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Who's the John Lackey of 2015?

Is Shaun Marcum future John Lackey, or just Shaun Marcum?
Is Shaun Marcum future John Lackey, or just Shaun Marcum?
Mike Stobe

There are a lot of things I'll never shut up about. I've kept a running list before, but here are the main ones: Randy Johnson is a dirty name, Bartolo Colon is 40 and better than ever, Mark Lemke was never hit by a pitch in his career, and Josh Hamilton's career arc is still amazing and you should be ashamed of yourself if you disagree.

We're getting pretty close to a new one, and that's this: We've all sorta accepted that John Lackey is good again. He signed a big deal before the 2010 season, and he was disappointing. He came back in 2011 and was the worst pitcher in baseball. Turned out he was broken, and he missed 2012. That means we're three seasons removed from anything resembling the one-time All Star who got a five-year, $82.5 million contract. Pitchers like Lackey slowly fade away after they get hurt in their 30s. Remember Larry Gura? Exactly.

But Lackey's good again, even though we didn't expect to see him again. On Tuesday, he dominated a tough Tigers lineup for more than six innings, helping the Red Sox to a 1-0 victory in Game 3 of the ALCS.

It's expected. Oh, yeah, John Lackey, he had a pretty good year, you might say. No one questions it. He made the transformation from chicken-'n'-beer punchline to reliable starter. When did that happen? May? June? It's still weird.

And in 2015 or 2016, we'll be saying the same thing about a pitcher who is currently a lost cause. Our task today is to find out who that pitcher will be.

(We will not. But it'll be fun to try!)


Player: Johan Santana

Why the comparison works: Santana's a big-time pitcher whose career looks to be over after an injury, which is what Lackey was after 2011.

Why the comparison doesn't work: Santana was much, much better in his prime. More importantly, Lackey had Tommy John surgery. Santana has shoulder problems. That's the difference between replacing a clutch and rebuilding a transmission using nothing but Triscuits and chewing gum. If Santana shows up again, it'll be a bigger miracle.


Player: Chris Carpenter

Why the comparison works: Because Carpenter's injury has already shifted from "well, he's done" to "maaaaaybe he can come back."

Why the comparison doesn't work: Again, Carpenter was a Cy Young winner. Lackey was not. And considering that Carpenter is one of the few pitchers in history to rebound from both elbow and shoulder problems. We've seen his Lazarus act before.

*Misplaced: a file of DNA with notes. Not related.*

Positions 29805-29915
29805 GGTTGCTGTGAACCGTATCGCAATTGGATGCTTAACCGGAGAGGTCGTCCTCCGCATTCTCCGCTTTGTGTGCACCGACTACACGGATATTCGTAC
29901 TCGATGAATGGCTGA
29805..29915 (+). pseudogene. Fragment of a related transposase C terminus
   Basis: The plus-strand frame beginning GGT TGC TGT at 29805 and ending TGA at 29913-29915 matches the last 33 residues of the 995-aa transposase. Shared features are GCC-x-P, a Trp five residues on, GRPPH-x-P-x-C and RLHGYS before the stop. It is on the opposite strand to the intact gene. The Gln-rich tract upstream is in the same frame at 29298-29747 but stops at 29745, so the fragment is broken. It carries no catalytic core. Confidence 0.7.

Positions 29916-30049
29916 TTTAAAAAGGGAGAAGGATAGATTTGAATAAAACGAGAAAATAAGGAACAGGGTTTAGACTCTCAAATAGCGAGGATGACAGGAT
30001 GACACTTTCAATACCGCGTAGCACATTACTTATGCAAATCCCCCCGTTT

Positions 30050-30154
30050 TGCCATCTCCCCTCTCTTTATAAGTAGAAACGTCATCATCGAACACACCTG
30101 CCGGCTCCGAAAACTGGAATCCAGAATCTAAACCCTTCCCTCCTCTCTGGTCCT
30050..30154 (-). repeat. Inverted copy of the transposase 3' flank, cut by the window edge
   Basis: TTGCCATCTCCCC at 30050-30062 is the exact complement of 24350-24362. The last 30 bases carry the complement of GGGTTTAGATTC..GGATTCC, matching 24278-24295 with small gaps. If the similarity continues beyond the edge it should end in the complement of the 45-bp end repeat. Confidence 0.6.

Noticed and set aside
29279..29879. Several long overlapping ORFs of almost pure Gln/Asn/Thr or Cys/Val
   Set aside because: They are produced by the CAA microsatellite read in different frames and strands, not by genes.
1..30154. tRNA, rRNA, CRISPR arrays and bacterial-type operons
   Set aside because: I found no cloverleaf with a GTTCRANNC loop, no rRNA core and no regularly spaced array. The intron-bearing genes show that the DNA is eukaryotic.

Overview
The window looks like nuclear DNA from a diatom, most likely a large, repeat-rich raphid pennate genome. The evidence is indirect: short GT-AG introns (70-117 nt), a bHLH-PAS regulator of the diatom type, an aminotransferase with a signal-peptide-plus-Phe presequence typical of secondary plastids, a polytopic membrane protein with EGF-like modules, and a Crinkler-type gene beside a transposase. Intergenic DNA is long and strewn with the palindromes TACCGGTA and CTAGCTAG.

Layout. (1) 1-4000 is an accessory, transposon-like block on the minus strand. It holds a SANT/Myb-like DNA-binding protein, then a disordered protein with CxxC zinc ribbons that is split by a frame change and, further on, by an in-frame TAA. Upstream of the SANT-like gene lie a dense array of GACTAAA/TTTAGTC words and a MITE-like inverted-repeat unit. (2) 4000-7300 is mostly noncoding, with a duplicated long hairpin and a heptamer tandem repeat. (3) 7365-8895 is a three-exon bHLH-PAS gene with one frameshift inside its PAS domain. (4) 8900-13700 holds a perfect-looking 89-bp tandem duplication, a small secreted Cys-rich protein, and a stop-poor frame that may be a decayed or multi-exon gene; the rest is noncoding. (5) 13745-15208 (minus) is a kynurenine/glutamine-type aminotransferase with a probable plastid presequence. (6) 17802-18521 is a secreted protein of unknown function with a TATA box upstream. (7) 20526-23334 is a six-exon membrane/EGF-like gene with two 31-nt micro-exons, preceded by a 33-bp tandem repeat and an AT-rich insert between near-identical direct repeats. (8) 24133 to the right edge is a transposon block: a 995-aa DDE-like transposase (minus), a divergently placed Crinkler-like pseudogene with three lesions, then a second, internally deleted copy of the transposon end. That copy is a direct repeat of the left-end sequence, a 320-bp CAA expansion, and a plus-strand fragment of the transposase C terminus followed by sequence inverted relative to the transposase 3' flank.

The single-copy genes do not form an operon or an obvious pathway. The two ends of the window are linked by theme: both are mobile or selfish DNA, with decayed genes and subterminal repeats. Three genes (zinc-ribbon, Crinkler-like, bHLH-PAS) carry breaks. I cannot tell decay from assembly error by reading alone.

Player: Barry Zito

Why the comparison works: Because Zito is a pitcher you're not thinking about right now. You're not including him in your pre-Winter Meeting rosterbation sessions right now. He's not good enough. He's not the backup to the backup to the backup of your contingency plan.

Why the comparison doesn't work: Zito isn't injured. When Lackey's surgery was announced, there was a collective ohhhhhhhhhhhh, as if that diagnosis would explain everything. That probably isn't coming with Zito.


Player: Brandon Webb

Why the comparison works: Because I want to watch Webb pitch again.

Why the comparison doesn't work: Because he retired already, dang it. Unhittable sinkers are all we have left, with Mariano Rivera gone.


Player: Scott Kazmir

Why the comparison works: Can you even imagine if he made a comeback?

Why the comparison doesn't work: Hahaha, seriously, though. That guy couldn't even hack it with the Sugar Land Skeeters. Poor guy. There's no way he'll be effective again.


Player: Carlos Zambrano

Why the comparison works: Ooooh. That's a good mix of name brand and hopeless cause. Don't forget, it was just last year that he was the Lackey of 2012. For a month-and-a-half.

Why the comparison doesn't work: Like Zito, nothing's wrong with Zambrano. They're not going to rebuild him. They do not have the technology. But as a player-to-player comparison, Zambrano


Player: Shaun Marcum

Why the comparison works: Marcum used to be quite excellent, you know. When the Brewers traded Brett Lawrie for him, it was a widely lauded move for a win-now team. The changeup was filthy. And like Lackey, he made a quick, quick transition to being an afterthought you didn't want within a hectare of your favorite team.

Why the comparison doesn't work: Marcum's injuries are a little more nebulous than Lackey's. He's dealing with pinched nerves and thoracic outlet syndrome. He's a good bargain bet for a team looking for a rebound, but his tea leaves are even harder to sift through than Lackey's were.


Player: Josh Johnson

Why the comparison works: Johnson wasn't really that good. When he was on, sure. He led the league in ERA in 2009 -- the only year he threw more than 200 innings. Don't get me wrong, he was one of the better starting pitchers in baseball when he was right, but he wasn't a sure-shot ace for more than a few months, just like Lackey.

Why the comparison doesn't work: Lackey was a workhorse before he fell apart. Johnson was held together by the glue made from a melted-down workhorse, and then he fell apart. He just had surgery for bone spurs, so maybe he'll be back and effective. Odds are against it.

Note: This isn't the Freddy Garcia player. A bunch of us got together and decided that was going to be Odalis Perez. The answer will be Odalis Perez for that one.

But the John Lackey of 2015 or so is going to be Carlos Zambrano. He's going to be more of a Colon/Lackey hybrid, actually. He'll be pitching in the 2015 playoffs, and you won't even think it's weird. That's how quickly baseball can execute its subterfuge and wipe your brain clean. You still aren't thinking about how weird it is that Lackey's dependable again. This sport, man. It'll rearrange your neurons.

For more on John Lackey and his equine visage, please visit Over the Monster

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